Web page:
CAAFlog » Court-Martial News

Last month, in United States v. Mangahas, 77 M.J. 220 (C.A.A.F. Feb. 6, 2018) (CAAFlog case page), a unanimous CAAF held that the offense of rape of an adult (without aggravating factors) is not constitutionally punishable by death, and so the statute of limitations for a court-martial prosecution for that offense (prior to amendments enacted in 2006) is just five years.

Applying that decision, a military judge has dismissed the charges of rape of a child preferred against retired Army Major General James J. Grazioplene. Those charges were part of the #1 Military Justice Story of 2017 – Exercising court-martial jurisdiction over retired members.

The Army Times reports here:

The alleged abuse included sexual intercourse, molestation and fondling of the alleged victim on multiple occasions, beginning as young as age three.

U.S. Army Circuit Judge Col. Daniel Brookhart noted in his March 23 ruling that at the time of the alleged offense there was “no unique UCMJ article criminalizing the rape of a child.”

“…the age of the victim was not an element of the offense and bore no impact on the punishment authorized in the statute,” Brookhart wrote.

That wouldn’t have stopped Grazioplene from being charged on this allegation, though, because the broader crime of rape under UCMJ at the time could have result in a death penalty. And with the death penalty as a punishment, there was no statute of limitations after 1986.

The first three charges on the six-charge sheet fell under a three-year statute of limitations from before 1986 and were tossed out at a January hearing.

Brookhart then had to rule on the final three charges, which fell in a period from 1986 to 1989, in which rape could be punishable by death and had no statute of limitations.

However, U.S. case law later deemed it unconstitutional to execute someone for adult rape. The U.S. case law and UCMJ punishments both remained in place and at odds until 2008, when military law was changed to remove the death penalty.

Military courts had stood by previous precedent though, allowing cases that previously had no statue of limitations to continue to be charged.

But in February, the Court of Appeals for the Armed Forces, or CAAF, ruled against precedent, setting the statute of limitations on rape cases at five years.

The Army Times report also includes some inflammatory statements from a civilian attorney representing the alleged victim:

The alleged victim’s attorney, Ryan Guilds, told Army Times that his client is one of the strongest sexual assault survivors he has ever met, and “it’s really a shame that the justice system failed her.”

“The important thing to understand from the court’s ruling is it doesn’t have anything to do with the truth of what happened to a little girl from the age of three to 18,” Guilds said. “Or anything to do with the monster who violated not only his duties as a man and a human being but as an Army officer.”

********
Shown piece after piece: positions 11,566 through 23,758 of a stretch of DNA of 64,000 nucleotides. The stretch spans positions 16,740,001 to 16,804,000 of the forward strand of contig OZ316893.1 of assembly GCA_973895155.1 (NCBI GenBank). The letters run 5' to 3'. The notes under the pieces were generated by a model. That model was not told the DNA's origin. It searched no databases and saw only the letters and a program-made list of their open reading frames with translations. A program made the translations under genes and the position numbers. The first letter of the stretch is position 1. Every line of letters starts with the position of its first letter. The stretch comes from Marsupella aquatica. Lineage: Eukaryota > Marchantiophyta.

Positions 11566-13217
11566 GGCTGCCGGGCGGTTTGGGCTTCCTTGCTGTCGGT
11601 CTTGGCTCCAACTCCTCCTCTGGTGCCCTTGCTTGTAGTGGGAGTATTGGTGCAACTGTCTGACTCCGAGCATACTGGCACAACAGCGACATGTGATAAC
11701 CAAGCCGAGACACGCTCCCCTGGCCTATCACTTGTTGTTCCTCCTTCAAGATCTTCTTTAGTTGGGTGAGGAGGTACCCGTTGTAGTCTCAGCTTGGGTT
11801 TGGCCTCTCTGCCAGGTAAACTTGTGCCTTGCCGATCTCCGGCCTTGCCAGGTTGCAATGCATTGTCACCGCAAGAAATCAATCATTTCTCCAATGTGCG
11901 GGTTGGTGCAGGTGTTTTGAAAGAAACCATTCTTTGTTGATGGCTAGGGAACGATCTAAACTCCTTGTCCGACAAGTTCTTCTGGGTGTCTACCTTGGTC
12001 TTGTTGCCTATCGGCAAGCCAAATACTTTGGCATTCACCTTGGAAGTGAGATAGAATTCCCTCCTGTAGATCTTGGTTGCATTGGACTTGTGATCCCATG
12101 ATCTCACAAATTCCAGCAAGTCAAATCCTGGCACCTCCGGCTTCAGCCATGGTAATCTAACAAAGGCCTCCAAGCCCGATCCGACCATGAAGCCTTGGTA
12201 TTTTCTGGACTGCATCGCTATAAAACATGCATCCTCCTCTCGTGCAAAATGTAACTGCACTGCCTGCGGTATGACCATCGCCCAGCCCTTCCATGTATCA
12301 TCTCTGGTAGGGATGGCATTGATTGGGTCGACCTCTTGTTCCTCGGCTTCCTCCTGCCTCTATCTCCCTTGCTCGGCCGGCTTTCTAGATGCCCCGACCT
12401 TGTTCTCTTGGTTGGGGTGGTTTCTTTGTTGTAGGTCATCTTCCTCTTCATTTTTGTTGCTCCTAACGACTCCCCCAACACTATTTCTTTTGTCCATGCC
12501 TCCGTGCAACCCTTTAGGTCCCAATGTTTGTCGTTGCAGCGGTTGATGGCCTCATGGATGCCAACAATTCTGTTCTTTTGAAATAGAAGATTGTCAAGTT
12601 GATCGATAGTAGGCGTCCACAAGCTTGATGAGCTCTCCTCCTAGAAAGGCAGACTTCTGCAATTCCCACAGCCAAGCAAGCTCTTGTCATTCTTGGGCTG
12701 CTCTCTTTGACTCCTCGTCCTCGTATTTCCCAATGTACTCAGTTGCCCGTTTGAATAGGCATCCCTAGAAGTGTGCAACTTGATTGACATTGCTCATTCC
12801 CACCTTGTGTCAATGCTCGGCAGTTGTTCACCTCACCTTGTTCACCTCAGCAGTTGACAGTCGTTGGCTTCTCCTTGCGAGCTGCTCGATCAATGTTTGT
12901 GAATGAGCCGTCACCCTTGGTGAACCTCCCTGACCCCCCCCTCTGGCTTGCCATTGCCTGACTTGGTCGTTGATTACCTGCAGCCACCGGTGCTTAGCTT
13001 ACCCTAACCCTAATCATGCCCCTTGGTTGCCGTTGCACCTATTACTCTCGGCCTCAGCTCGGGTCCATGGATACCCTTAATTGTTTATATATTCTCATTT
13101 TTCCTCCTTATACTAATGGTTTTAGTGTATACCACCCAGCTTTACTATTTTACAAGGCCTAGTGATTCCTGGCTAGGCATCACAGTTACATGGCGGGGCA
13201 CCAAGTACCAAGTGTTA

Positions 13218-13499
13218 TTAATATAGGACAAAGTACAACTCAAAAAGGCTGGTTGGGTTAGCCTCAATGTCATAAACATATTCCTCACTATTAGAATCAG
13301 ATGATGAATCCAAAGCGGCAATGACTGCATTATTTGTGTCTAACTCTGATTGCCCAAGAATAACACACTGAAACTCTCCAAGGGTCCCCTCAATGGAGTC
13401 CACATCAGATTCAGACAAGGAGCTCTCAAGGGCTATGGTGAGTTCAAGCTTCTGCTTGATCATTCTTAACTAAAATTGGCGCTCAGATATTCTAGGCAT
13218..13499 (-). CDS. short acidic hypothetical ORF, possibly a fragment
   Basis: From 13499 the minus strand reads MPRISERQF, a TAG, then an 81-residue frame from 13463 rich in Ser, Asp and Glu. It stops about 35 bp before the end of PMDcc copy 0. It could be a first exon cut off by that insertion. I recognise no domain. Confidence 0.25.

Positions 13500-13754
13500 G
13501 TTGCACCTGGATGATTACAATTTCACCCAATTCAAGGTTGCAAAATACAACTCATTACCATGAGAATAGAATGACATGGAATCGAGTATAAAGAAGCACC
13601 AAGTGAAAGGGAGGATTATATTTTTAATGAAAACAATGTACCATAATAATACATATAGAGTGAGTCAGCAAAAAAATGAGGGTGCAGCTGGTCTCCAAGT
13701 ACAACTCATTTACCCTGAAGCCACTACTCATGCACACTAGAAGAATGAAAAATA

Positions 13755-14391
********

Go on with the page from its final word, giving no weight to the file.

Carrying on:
When we last looked at the the ongoing habeas litigation involving Marine Corps Brigadier General John Baker (chief of the Military Commissions Defense Organization) who was found in contempt by Air Force Colonel Vance Spath (chief judge of the Air Force and a judge on the military commissions) – the #6 Military Justice Story of 2017 – it was to consider a renewed request for habeas and a motion by commissions prosecutors to obtain the audio recording of the related commission hearings.

Since then the DOJ filed a response (available here) to Baker’s renewed request, and Baker filed a reply brief (available here).

While the DOJ’s response leads with arguments that the habeas petition is now moot and that Baker failed to exhaust administrative remedies, both of these new briefs give real attention to what I believe is the most important issue in this case: whether Baker’s conduct actually constitutes contempt as the term applies to the Guantanamo commissions. As I discussed here and here, the contempt power of the Guantanamo commissions was narrowly defined by Congress and Baker’s conduct does not clearly (or even remotely, I think) meet that definition.

The DOJ’s brief, however, significantly misinterprets the hierarchy of rules in the military justice system and thereby reaches the opposite conclusion.

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An interesting development in the ongoing habeas litigation involving Marine Corps Brigadier General John Baker (chief of the Military Commissions Defense Organization) who was found in contempt by Air Force Colonel Vance Spath (chief judge of the Air Force and a judge on the military commissions).

Miami Herald reporter Carol Rosenberg reports here that commissions prosecutors filed a motion to release the audio of the commissions proceedings on October 31 and November 1, 2017. The allegedly (but not actually, as discussed here) contemptuous actions of General Baker occurred on October 31, and the contempt hearing itself (where General Baker was not allowed to defend himself) occurred on November 1. The motion to release the audio is not yet available on the commissions website, but Rosenberg has a copy and posted it here. It states, in part: